If you are a “keep the car for a long time” sort of person, the lease deals are not usually better than the purchase-finance deals offered at the same time.

        • 0 avatar

          Please educate me if I’m wrong, but aren’t leased cars loaded with a bunch of insufferable restrictions?

          #1 is mileage. I knew of people who bumped against the upper mileage limit on leases, as well as lower (although possibly I misunderstood that tale of woe, but they had to drive more to gain miles)

          #2 is modifications. My car is modified and at this point it’ll take me a week to undo everything before selling. Fortunately I kept all the take-off parts and I can do it, theoretically at least.

          #3 is the unforseen. I heard stories about lease termination that were absolutely insane, and not just when the signatory deceased. Is it all untrue?

          • 0 avatar
            Scoutdude

            #1 it certainly can be a deal breaker or an ugly surprise come turn in time. The really cheap lease deals you see are often very low mile leases like 10K per year. The overage fees can be pretty hefty. Of course you can buy the extra miles as part of your monthly payment so IE not that super low advertised price.

            #2 if you do return it stock then it doesn’t make a difference.

            #3 there usually are early termination fees. On the other hand do a 10% down 60 or more month loan and you’ll probably be upside down for at least 2 maybe 3 or more years depending on resale value and your interest rate.

    • 0 avatar
      SaulTigh

      I just leased my first car ever precisely because I DIDN’T want to own the car. I think I may never want to OWN another car ever again. I’ve seen how amazing leasing from the right dealership/brand can be.

      Everyone else can enjoy their paid for hoopties while I sip chilled spring water and eat complementary roasted almonds in the lobby of my dealership. Why am I there? They’re washing the car for me. I. Don’t. Have. To. Wash. It. — Ever. I don’t have to replace the wipers…they’ll do it. I don’t have to add oil to the engine or air to the tires…they’ll do it. If it breaks, they’ll fix it. All while I sip the water and eat the complementary almonds.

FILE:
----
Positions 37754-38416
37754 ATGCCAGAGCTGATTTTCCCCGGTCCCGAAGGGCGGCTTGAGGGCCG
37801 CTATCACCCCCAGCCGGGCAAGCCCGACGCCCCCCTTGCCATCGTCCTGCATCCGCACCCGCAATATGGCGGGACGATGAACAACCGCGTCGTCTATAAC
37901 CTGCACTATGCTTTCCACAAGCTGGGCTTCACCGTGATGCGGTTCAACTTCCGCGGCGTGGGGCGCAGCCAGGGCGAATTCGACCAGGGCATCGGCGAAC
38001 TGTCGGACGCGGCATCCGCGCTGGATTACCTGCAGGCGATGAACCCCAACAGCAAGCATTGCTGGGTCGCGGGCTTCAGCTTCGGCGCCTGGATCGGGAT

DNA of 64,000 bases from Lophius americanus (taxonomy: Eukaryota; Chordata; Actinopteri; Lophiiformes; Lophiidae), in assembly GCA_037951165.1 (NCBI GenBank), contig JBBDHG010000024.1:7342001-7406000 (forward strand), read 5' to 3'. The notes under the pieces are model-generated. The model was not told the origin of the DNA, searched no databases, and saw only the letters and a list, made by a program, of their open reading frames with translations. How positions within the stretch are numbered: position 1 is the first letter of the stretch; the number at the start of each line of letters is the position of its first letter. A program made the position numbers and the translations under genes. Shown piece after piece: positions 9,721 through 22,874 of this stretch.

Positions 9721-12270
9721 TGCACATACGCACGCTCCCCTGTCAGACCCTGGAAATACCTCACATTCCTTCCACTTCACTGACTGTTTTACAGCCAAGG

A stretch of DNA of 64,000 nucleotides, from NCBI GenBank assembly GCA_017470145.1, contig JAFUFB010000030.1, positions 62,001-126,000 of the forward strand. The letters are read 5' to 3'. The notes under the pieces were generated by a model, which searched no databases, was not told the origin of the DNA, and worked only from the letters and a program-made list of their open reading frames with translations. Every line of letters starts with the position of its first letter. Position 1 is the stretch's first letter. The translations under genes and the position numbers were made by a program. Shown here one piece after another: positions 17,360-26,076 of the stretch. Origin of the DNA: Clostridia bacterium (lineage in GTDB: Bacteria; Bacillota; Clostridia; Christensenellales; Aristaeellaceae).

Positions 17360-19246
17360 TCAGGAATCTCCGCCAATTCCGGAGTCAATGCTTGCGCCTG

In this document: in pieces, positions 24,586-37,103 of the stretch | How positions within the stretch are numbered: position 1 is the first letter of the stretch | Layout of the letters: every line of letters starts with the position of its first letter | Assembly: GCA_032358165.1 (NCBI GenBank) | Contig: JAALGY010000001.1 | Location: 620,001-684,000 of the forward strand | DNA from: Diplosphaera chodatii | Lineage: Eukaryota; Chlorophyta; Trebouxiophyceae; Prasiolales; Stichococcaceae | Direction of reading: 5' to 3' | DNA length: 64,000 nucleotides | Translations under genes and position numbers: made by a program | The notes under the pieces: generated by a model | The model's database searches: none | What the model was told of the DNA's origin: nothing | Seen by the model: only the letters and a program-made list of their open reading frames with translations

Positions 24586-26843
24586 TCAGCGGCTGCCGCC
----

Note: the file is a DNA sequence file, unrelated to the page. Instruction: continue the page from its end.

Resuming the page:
I feel like I’ve discovered the greatest secret known to man.

      • 0 avatar
        DenverMike

        Congrats! It’s no different than shelter. Some prefer to rent for their entire life. Depends on your situation. Owning a home can be a terrible deal too!

      • 0 avatar
        dwford

        True. Some people take sick pride in driving a 15 year old paid for car that they milk along with occasional repairs. Meanwhile, they suffer the odd breakdown, tattered upholstery, dents and dings, outdated safety features etc.

        I’d much rather have a consistent payment (buying or leasing) and have a new, reliable vehicle thats up to date, than have a beater.

        • 0 avatar
          sproc

          @dwford: The person milking a 15 year old car is an outlier. More important to me and many here is the well-maintained 7-10 year old car that’s still extremely reliable, fun to drive, and long ago paid off. Meanwhile, all that time without paying a bank, I’m already buying my next car by making those payments to myself.

          I can appreciate those folks who want a new car every 3 years, I really do. But it’s an indulgence, not a necessity, and it’s sad to see so many make poor decisions they can’t really afford without sacrificing all or some of their financial security.

          • 0 avatar
            dwford

            In an ideal world that first car would be paid for with cash, so that the cycle of saving for the next car can begin, instead of using credit for that first purchase. Most people don’t seem to be able to make that happen.

          • 0 avatar
            threeer

            Then my son is an extreme outlier! LOL…he currently continues to drive his 1997 Toyota Tercel (now with 230k on it…original engine, trans, etc…). Can he afford something else? Yes. This is a timely article as he just called me the other day to discuss his first car purchase now that he’s two years removed from graduating from the Air Force Academy and on his own. By the end of next month, he’ll have $20k stashed away to pay for a car outright. I’m rather proud of him for having the discipline to put that much away while still enjoying/having a life. He could have done like so many other college grads do and go out and finance a hot new car, but he didn’t. Heck, at 24 years old, I did…financed my first car before I even reported for the first day of work! He shares rental costs wherever he is stationed with other Air Force buddies and keeps his expenses down. He’ll buy his next car (he really wants a truck) and will likely keep it until the wheels fall off, given his track record with the Tercel. Until he buys a house, he intends on avoiding payments like some communicable disease. I am confident that when he’s my age (45) he’ll be in far, far better shape financially than I have ever been in. I’d love a new (or newer) car to replace my 12 year old Lancer, but it ain’t in the cards as I don’t have $20k parked in an account but I also don’t want to shell out for another monthly payment right now. My wife and I have one car paid for and one car we’re paying on, so (likely) until the other car moves over to the “paid for” category, I’ll milk the Lancer a while longer.